Severe storms continued to roar across the Deep South on Thursday after floods and apparent tornadoes hit part of Oklahoma, Texas and Louisiana a day earlier, killing at least seven people and leaving thousands without power.
Parts of Mississippi, Alabama and the Florida Panhandle remained under tornado watches Thursday morning. The National Weather Service for Mobile/Pensacola warned of two possible rounds of storms Thursday. "Damaging wind, hail, and tornadoes (a few could be strong) are all possible on Thursday," the weather service said.
Cities such as Jacksonville and Tallahassee, Florida, and Mobile, Alabama, were in the area at greatest risk for severe weather Thursday, the Storm Prediction Center said.
The anticipated outbreak of severe weather across Alabama, Georgia and North Florida could linger into Friday in the eastern Big Bend region, the National Weather Service in Tallahassee said.
From Texas to Mississippi, more than 150,000 customers were without power as of midday Thursday, according to poweroutage.us, which tracks utility reports.
The Storm Prediction Center recorded 28 preliminary reports of tornadoes from Wednesday and Wednesday night. This number may change as storm surveys are completed in the days ahead, AccuWeather said.
In southern Oklahoma, a trailer worker's body was found a quarter mile from the factory where he worked after an apparent tornado slammed the town of Madill in Marshall County, according to Emergency Management Director Robert Chaney.
A second person died in Madill when the tornado blew his vehicle off a highway: The body of Chad L. Weyant, 46, of Madill was found in the median and his vehicle in a nearby field, according to an Oklahoma Highway Patrol report.
Donny Raley, the city’s emergency manager, said the storm hit around 4:30 p.m. Wednesday and caused widespread damage.
At least three people in Texas were killed near Onalaska in Polk County when a suspected twister hit around 6 p.m. Drone video from the area showed smashed homes and debris strewn about.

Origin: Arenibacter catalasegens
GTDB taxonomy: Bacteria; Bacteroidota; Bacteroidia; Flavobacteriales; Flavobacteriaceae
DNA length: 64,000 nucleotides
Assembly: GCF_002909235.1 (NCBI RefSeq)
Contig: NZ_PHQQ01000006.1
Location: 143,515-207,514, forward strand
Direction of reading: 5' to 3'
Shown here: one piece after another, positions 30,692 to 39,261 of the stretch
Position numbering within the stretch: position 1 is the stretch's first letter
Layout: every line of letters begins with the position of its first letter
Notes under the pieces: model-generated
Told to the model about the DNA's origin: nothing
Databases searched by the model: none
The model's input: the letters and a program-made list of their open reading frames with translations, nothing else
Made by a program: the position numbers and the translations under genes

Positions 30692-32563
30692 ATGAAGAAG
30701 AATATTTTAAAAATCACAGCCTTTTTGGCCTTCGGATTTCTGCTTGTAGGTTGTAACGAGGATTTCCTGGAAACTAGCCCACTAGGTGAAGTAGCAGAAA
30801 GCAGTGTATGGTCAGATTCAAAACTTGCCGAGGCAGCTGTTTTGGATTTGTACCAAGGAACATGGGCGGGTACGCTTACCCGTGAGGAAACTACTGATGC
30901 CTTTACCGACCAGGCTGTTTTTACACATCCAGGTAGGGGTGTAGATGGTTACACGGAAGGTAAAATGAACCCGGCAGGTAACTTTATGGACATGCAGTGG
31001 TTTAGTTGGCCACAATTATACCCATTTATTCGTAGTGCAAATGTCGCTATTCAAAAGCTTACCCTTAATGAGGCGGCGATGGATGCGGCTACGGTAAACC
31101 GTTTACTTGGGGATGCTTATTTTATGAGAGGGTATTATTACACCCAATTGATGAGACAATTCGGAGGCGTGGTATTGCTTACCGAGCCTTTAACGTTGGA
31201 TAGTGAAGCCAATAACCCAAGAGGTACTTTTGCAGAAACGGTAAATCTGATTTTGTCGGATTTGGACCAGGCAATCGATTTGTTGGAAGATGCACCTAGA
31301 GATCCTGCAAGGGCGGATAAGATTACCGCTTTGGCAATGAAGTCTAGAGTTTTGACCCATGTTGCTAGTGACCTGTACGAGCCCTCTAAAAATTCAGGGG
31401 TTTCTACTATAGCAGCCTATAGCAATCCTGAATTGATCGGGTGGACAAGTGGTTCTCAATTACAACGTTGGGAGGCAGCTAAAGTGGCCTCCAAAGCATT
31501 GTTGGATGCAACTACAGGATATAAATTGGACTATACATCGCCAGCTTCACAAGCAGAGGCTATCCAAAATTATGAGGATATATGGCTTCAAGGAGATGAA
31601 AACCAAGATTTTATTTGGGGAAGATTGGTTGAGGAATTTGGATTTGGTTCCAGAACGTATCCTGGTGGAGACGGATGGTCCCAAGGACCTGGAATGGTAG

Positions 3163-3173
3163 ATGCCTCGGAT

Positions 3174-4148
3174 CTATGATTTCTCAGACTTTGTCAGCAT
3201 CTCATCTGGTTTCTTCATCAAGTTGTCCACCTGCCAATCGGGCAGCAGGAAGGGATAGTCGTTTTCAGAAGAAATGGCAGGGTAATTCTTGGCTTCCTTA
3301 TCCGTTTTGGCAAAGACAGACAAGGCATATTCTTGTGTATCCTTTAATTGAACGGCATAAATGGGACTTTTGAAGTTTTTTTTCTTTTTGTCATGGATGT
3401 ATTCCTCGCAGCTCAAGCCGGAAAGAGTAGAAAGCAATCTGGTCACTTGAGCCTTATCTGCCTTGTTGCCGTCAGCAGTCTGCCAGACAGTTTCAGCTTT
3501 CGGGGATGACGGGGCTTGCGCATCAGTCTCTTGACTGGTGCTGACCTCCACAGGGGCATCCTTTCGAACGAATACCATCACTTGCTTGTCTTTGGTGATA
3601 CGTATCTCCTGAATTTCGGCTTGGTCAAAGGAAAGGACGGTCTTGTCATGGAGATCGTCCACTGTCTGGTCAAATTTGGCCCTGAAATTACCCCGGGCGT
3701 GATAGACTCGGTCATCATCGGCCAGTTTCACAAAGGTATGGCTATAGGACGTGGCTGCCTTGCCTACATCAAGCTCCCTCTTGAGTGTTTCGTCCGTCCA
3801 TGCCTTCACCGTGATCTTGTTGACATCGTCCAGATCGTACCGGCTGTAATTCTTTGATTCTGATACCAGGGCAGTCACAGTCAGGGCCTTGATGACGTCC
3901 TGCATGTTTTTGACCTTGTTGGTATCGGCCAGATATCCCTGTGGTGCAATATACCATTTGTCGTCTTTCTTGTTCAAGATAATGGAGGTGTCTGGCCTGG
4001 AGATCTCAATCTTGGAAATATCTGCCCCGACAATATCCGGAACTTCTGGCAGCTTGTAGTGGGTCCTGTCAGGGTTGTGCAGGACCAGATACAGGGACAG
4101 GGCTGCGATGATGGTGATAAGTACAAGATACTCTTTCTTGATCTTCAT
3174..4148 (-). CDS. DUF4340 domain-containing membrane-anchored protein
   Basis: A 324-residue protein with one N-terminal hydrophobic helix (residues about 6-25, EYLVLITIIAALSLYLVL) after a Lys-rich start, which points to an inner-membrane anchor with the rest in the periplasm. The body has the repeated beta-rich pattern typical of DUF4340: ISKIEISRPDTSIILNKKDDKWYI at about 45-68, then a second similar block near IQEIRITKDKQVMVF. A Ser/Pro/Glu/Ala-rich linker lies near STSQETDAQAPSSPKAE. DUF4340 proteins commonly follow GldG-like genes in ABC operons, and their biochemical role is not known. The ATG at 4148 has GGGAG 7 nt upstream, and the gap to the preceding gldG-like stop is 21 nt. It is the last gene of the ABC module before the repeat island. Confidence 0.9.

In Louisiana's Rapides Parish, at least one woman was killed near Woodworth as a storm passed through, sheriff-elect Mark Wood said late Wednesday. Homes were damaged and destroyed, and downed trees and power lines slowed first responders getting to the area.
In DeSoto Parish, at least one flood-related death occurred after a man reportedly lost his footing when attempting to retrieve his trash can from the water near a drainage ditch, sheriff Jayson Richardson said. The current carried the man about 50-60 yards, where the body was recovered.
“There was some pretty extreme flooding here in Mansfield," the sheriff said. "Water like I’ve not seen in many, many years, if ever. Basically the water rose really fast and we had to rescue some people out of homes. I think we had about 20 or so homes that people were flooded in.”
At least one tornado was confirmed overnight near McComb in Pike County, Mississippi, the National Weather Service in New Orleans reported. Several other possible twisters were reported.
The storms moved through southern Mississippi into Thursday, bringing strong winds, flooding and hail. Flash flooding continued in central Mississippi, particularly in Hinds and Rankin counties.
The latest storms follow tornado outbreaks earlier in April that killed more than two dozen people and caused millions of dollars in damage across the South.
Contributing: Melissa Gregory, Alexandria Town Talk; Emily Enfinger, Shreveport Times; Clarion Ledger; Jeff Burlew, Tallahassee Democrat; The Associated Press